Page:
Joe Stepec can go on about the joys of music education for hours. And he has! But he boiled it down so succinctly when he said “from a teaching point of view, I just try to share my passion.”

Where Is Mr. Stepec From?

Stepec at Mount Triglav Summit in Slovenia

Joe Stepec is an Ohio native who moved to Oʻahu in 2016, but did you know he is of Slovenian heritage? He was the featured soloist for a celebration of Slovenian Independence in 2013 in Cleveland’s City Hall, and in 2022, he took a sabbatical from his teaching positions to travel to Slovenia and reconnect with his roots. 

My family came to the United States as immigrants in the late 1940’s and early 1950’s from Slovenia (then a country in the larger Yugoslavia). Forced to flee their homes from Communism, they sought the personal and economic freedoms that the United States provided. I wanted to spend my sabbatical reconnecting to my personal roots in Slovenia, a country I had only visited when I was very young and consequently only had very distant memories of. During my time, I retraced my family’s footsteps by visiting my grandparents’ birth towns; I climbed the very mountains that my family took refuge in the dark days after the Second World War, and I spent a great deal of time attending concerts and museums showcasing Slovenian culture. I also got to meet family members that I didn’t even know that I had!”

Connecting to Culture through Music

Aside from connecting with family, history, and culture, of course, music played a huge role in Stepec’s journey throughout his sabbatical. He stepped out of the western classical tradition to spend some time learning about folk music. Here’s what he had to say.

Musically, I began my sabbatical by traveling to Cleveland, Ohio, where I performed the Slovenian Cantata, Pozdravljena Zelmja, with the Slovenian Korotan Ensemble – the cantata was written by ex-patriot Slovenian, Metod Milac, a fellow immigrant who came to the United States with my grandparents. It was a special experience to “complete the circle” by traveling to Slovenia several months later to experience the same country that inspired this music and helped shape my identity through my grandparents. After returning to O’ahu for a few weeks to work and record Na Mele with YSI, I spent two weeks in South America where I climbed the Andes Mountains and followed a group of folk musicians. I’ve spent most of life immersed in “concert music,” classical repertoire that we perform in a concert hall for a silent, focused audience. I wanted to end my time following folk musicians so that I could experience a totally different way of music making. Of course, in South America, folk music is very much a functional and essential part of society, much like it was in Europe before economic modernization. These experiences have influenced the way I think about music in a unique way. Perhaps instead of being so focused on the rigorous demands of Western classical music – on the need of so called perfection, on the “craft” of performance itself – I’ve rediscovered music’s purpose in an indigenous setting for renewal and healing.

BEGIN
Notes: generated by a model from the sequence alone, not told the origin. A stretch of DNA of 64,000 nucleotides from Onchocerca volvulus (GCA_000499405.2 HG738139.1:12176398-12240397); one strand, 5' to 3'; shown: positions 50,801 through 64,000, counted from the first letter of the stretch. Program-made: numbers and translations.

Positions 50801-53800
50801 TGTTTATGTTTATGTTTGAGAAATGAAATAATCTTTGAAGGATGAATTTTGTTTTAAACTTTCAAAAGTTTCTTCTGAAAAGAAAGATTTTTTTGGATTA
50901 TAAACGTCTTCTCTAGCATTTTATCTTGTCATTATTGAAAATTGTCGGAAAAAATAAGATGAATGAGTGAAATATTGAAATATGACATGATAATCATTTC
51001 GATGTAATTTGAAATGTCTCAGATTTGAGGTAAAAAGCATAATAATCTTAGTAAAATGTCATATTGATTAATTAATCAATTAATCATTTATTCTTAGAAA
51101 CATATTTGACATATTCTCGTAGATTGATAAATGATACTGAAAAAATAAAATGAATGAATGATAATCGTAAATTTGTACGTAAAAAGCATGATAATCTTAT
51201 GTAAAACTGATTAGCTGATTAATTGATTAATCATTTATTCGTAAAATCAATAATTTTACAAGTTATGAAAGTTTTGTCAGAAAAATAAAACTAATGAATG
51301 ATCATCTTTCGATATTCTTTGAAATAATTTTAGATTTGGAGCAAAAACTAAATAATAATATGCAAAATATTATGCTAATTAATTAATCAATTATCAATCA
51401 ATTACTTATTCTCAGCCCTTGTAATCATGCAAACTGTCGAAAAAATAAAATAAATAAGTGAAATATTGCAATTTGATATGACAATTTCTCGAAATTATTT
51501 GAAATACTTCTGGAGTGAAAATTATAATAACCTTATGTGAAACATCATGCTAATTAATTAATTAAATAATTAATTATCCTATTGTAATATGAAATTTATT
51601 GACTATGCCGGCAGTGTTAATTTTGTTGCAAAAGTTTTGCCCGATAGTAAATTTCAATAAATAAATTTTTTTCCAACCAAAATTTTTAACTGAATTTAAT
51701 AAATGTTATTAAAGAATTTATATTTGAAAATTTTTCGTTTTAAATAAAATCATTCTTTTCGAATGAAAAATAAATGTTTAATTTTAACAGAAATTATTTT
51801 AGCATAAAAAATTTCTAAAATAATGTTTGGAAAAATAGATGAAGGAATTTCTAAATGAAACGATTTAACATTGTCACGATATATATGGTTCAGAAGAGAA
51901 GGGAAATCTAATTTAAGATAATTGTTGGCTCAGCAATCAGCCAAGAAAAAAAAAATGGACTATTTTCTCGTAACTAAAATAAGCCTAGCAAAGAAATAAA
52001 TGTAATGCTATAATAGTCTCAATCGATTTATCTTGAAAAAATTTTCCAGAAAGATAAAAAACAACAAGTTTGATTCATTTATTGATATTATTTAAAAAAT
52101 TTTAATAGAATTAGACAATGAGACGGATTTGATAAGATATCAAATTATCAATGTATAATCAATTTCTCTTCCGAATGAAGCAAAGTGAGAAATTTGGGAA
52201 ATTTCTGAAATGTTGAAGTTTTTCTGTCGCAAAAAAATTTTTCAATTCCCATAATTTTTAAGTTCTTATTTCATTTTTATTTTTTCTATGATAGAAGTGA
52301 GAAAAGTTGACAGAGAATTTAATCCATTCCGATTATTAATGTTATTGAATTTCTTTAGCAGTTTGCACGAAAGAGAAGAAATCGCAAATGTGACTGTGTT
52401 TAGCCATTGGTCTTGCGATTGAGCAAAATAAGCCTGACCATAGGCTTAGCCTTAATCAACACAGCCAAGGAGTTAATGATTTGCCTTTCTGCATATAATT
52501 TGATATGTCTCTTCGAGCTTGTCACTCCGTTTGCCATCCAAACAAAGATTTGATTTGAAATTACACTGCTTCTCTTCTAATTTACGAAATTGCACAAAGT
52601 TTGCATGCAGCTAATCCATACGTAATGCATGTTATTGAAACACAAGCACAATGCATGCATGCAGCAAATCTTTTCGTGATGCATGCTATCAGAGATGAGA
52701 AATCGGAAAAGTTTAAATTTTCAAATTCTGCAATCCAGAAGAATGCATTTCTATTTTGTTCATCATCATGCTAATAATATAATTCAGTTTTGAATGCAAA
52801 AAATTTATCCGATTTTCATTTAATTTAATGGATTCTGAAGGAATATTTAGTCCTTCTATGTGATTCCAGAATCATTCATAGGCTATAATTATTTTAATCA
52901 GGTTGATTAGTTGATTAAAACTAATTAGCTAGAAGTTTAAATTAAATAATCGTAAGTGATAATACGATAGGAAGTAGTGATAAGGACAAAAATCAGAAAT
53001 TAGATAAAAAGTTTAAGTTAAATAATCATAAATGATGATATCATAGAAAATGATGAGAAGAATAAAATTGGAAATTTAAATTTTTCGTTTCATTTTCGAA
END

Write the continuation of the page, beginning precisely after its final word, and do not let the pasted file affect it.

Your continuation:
Stepec’s passion for music, his curiosity, and his dedication to a lifelong path of learning are a perfect reflection of our organization’s core values. We’re proud of our team of incredible arts educators and leaders. Read more about Joe Stepec and the rest of our staff at 

Post a Comment